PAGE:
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Rivals clash over rights to our genes

作者:华翻    发布时间:2019-03-07 12:08:01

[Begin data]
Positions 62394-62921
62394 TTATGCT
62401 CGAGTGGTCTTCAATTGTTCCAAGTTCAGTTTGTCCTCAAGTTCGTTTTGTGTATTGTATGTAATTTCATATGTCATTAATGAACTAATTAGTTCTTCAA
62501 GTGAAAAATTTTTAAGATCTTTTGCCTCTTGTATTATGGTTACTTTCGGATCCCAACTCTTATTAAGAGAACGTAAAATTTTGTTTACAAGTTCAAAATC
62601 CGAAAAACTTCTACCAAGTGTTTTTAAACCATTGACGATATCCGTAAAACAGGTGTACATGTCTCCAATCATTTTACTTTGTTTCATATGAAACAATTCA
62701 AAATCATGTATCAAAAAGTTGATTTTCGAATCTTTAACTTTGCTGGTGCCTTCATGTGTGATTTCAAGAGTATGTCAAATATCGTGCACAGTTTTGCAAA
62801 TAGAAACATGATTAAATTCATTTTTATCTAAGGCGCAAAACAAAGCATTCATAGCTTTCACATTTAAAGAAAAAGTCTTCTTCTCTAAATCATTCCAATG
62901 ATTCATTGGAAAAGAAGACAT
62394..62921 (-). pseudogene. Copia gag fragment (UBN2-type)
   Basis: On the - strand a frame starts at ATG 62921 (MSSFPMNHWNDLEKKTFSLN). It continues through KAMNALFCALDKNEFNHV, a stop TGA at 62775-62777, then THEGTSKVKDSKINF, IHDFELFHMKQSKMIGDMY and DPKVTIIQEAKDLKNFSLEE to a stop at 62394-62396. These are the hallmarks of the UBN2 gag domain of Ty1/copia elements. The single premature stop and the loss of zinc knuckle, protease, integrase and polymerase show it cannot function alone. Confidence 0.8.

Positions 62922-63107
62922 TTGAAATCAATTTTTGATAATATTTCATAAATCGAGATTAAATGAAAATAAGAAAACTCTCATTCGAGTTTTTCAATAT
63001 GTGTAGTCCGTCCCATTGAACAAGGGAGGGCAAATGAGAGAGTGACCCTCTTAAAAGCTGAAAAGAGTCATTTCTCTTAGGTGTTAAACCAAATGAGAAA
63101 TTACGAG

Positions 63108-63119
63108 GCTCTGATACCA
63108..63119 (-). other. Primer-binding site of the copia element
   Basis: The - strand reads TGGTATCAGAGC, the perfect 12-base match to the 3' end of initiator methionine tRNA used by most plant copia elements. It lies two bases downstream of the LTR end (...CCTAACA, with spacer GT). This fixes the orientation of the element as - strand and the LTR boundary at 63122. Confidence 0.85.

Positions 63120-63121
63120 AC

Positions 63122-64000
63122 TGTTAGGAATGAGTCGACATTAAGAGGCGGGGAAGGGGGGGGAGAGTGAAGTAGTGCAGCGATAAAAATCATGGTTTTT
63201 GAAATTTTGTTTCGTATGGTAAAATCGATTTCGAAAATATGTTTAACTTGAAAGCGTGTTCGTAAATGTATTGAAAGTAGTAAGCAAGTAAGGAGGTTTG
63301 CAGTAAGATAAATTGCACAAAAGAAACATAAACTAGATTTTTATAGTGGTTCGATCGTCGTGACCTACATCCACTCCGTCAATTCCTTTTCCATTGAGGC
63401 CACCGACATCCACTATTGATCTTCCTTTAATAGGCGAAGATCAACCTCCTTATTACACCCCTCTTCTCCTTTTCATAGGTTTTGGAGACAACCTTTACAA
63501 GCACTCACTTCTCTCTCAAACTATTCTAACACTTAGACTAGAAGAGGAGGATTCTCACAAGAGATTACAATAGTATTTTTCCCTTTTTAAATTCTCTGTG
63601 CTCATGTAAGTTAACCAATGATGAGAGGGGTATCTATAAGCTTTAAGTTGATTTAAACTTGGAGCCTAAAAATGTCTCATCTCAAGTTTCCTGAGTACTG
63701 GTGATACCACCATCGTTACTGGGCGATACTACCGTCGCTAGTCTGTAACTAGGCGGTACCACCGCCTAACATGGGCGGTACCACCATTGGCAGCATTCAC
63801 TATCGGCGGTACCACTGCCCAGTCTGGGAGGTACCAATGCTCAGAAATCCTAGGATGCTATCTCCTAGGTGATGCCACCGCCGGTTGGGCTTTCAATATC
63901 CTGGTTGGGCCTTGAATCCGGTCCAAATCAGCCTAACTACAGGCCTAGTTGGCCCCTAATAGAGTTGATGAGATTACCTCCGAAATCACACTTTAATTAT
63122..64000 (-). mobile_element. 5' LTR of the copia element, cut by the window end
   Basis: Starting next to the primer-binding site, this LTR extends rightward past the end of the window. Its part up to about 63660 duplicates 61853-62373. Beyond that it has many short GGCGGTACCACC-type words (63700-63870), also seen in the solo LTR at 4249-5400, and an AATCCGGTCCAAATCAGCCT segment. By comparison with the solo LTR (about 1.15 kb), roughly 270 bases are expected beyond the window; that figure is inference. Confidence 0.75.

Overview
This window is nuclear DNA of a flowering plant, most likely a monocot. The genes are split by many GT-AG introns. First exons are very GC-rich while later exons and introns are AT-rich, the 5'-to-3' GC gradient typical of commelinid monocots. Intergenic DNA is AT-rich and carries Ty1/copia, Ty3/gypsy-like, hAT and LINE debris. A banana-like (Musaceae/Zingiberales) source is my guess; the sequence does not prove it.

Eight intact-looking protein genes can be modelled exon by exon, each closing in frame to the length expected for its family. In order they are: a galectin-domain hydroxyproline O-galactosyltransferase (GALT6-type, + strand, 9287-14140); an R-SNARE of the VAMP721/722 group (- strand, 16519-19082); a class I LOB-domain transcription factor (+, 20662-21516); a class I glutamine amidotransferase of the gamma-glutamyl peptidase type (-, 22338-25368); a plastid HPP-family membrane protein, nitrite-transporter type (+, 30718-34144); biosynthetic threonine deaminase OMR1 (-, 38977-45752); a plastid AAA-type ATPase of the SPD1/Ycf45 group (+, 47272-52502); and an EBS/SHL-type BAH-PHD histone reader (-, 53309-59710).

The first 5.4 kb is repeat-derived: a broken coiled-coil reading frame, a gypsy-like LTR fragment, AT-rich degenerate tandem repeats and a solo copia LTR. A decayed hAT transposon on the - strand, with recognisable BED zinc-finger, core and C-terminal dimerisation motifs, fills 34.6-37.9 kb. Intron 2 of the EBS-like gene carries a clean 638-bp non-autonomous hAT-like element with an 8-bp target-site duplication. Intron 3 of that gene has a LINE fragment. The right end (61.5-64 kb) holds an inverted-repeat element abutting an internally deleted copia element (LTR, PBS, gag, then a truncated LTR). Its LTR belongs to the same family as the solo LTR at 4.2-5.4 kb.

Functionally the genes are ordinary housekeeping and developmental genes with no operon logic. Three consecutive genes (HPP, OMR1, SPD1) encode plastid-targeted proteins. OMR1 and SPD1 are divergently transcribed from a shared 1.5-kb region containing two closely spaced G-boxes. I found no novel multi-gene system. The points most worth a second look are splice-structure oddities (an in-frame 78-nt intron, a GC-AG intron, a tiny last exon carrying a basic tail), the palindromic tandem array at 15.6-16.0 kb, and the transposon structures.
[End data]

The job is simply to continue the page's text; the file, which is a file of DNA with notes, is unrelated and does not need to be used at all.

By Andy Coghlan MOVES by a private company to secure patents on 6500 human genes have been condemned by the alliance of government and charity-funded labs leading the Human Genome Project. Celera Genomics of Rockville, Maryland, was formed last year by veteran DNA sequencer Craig Venter. The company claims it has sequenced 1.2 billion DNA bases—one-third of the human genome—within the past month alone. And last week it announced that it is seeking patents on a wide range of genes, including those for hitherto unknown cell receptor molecules, ion channels and signalling molecules. Members of the Human Genome Project, including the Wellcome Trust charity in Britain and the US National Institutes of Health, are furious that Venter appears to have broken his earlier promises not to patent human genes en masse (New Scientist, 23 May 1998, p 4). “It’s what they said they were not going to do,” says John Sulston, director of the Sanger Centre near Cambridge, which is coordinating the Wellcome Trust’s sequencing effort. The trust has vowed to challenge in court any patents which it considers invalid or so wide-ranging that they would restrict research by other groups. However, Celera says that the 6500 applications are provisional, and that it may end up submitting fully fledged applications on as few as 200 genes. The company also admits that its sequences still need to be checked to eliminate overlaps and duplications. “We need to sequence 10 times to get an accurate picture,” says a spokesman. The official genome project made this a priority from the start. “In the public domain, one-quarter of the genome has been sequenced at good accuracy,

 

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